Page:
In 1960, Jordan volunteered at the Kennedy-Johnson campaign headquarters and did basic office tasks. When a speaker for the campaign was unable to attend an event, Jordan stepped in, and began speaking at other campaign events as a result. After the presidential election, a campaign organizer that worked with Jordan suggested she run for a seat in the Texas state legislature. After two unsuccessful bids due to reapportionment, she was elected to represent District 11 in 1966.
Jordan served in the Texas senate from 1967 to 1972. From the senate, she was elected into the U.S. House of Representatives in 1972 and was selected as a member of the House Judiciary Committee. While serving, she spoke at the Watergate proceedings and condemned President Nixon’s actions. In 1976, she became the first Black woman to give a keynote speech at the Democratic National Convention.
In 1994 she was awarded the Presidential Medal of Freedom by Bill Clinton. Although Jordan was never publicly out, she was open about her life partner, Nancy Earl, for 30 years. She died in 1996 due to complications with pneumonia.
Composer Billy Strayhorn was known for his collaborations with bandleader Duke Ellington that helped shape the American jazz movement.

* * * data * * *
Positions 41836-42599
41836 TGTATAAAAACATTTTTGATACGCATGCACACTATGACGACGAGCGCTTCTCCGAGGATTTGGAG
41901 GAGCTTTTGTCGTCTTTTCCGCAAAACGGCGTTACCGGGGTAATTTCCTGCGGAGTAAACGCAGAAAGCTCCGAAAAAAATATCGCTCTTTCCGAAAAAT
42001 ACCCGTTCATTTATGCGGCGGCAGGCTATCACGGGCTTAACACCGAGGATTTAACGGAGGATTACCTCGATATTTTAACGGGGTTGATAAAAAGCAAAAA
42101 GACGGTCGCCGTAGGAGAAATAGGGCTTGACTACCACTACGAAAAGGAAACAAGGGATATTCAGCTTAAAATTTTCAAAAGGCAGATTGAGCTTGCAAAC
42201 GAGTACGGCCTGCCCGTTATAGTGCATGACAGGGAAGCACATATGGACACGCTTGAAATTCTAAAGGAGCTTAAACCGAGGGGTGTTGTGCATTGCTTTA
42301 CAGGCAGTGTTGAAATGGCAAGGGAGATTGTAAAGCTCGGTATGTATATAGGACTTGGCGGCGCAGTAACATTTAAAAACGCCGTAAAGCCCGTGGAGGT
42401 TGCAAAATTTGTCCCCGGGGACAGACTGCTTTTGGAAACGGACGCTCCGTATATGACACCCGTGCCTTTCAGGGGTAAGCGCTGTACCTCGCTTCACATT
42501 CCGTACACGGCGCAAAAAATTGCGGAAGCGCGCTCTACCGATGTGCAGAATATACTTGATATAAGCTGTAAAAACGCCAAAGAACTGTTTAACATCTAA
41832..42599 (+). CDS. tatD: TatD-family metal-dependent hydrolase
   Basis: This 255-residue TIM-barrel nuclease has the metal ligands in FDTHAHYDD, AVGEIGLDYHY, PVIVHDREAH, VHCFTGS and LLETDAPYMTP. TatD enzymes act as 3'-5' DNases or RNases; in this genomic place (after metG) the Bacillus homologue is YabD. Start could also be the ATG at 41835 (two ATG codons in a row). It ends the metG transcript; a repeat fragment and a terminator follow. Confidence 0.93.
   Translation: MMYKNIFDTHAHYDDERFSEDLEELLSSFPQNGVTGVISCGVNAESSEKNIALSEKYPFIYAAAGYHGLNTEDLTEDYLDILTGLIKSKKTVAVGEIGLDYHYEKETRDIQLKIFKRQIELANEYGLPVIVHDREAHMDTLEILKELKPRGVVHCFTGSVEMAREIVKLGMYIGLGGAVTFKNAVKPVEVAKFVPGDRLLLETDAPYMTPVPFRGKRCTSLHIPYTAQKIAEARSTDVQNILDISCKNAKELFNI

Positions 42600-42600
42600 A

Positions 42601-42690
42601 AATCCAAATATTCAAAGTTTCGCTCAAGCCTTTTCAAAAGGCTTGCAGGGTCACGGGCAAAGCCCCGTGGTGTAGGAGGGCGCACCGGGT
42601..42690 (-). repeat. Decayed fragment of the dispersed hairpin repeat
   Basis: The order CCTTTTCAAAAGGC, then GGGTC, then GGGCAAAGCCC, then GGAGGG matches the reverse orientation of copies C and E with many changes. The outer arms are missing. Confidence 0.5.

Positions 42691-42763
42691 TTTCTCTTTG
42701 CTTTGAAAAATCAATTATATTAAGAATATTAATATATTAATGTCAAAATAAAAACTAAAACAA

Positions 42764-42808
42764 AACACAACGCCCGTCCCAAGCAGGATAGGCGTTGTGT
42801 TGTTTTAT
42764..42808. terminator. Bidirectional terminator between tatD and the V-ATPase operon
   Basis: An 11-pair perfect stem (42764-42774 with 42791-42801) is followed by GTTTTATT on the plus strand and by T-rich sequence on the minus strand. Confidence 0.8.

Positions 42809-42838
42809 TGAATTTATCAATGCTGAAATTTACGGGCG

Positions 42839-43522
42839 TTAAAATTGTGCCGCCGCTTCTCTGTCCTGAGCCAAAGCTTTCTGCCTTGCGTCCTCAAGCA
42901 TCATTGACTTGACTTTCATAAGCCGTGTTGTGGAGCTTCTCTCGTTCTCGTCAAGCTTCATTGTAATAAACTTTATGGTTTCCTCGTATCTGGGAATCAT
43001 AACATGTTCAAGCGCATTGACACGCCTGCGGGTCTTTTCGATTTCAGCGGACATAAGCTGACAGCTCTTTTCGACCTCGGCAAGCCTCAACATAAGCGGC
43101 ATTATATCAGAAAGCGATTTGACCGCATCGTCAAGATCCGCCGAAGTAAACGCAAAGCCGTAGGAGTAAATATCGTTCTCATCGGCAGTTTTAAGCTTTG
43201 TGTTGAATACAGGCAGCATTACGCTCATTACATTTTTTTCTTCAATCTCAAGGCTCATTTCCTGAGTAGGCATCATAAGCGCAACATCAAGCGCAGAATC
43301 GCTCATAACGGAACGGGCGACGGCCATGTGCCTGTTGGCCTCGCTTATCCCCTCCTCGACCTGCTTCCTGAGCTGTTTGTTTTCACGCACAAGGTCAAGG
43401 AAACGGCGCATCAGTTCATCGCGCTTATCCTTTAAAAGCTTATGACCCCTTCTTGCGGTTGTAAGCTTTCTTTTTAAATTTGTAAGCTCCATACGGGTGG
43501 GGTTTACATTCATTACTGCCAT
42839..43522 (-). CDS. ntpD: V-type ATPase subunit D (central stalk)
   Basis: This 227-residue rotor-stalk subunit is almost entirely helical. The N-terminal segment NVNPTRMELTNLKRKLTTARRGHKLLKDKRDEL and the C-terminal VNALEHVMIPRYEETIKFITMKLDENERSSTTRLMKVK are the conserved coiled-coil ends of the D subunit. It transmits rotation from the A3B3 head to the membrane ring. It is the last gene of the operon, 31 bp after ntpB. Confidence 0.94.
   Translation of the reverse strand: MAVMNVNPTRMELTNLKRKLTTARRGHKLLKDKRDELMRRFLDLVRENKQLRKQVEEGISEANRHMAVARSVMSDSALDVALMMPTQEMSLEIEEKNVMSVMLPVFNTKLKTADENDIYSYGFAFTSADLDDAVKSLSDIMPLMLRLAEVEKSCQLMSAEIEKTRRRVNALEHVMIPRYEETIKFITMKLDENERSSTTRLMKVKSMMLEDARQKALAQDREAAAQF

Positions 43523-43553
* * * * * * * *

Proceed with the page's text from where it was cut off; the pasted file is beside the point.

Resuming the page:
Strayhorn, who was one of the first openly gay jazzmen, was born in 1915 in Dayton, Ohio. His family moved to Pittsburgh in 1924 and he attended the Pittsburgh Musical Institute, where he studied classical music and learned to play the piano. In 1937, he formed his jazz group and met Ellington a year later.
For 25 years, Strayhorn worked with Ellington as a composer, and composed the band’s most-known piece “Take the A Train.” Strayhorn was openly gay and was in a committed 10-year relationship with Aaron Bridgers, a jazz pianist, up until 1947. In 1950, Strayhorn left Ellington to pursue a solo career.
Strayhorn was actively involved in the civil rights movement and wrote compositions to honor Rev. Martin Luther King Jr. and the movement, like "King Fit the Battle of Alabama" for the Ellington Orchestra, which was part of the album My People, released in 1963 and was dedicated to King. He played his only solo concert at the New School in New York City in 1965.
Shortly after the assassination of Dr. King, Staryhorn died of esophageal cancer when he was 51 years old with his partner of three years, Bill Grove, by his side.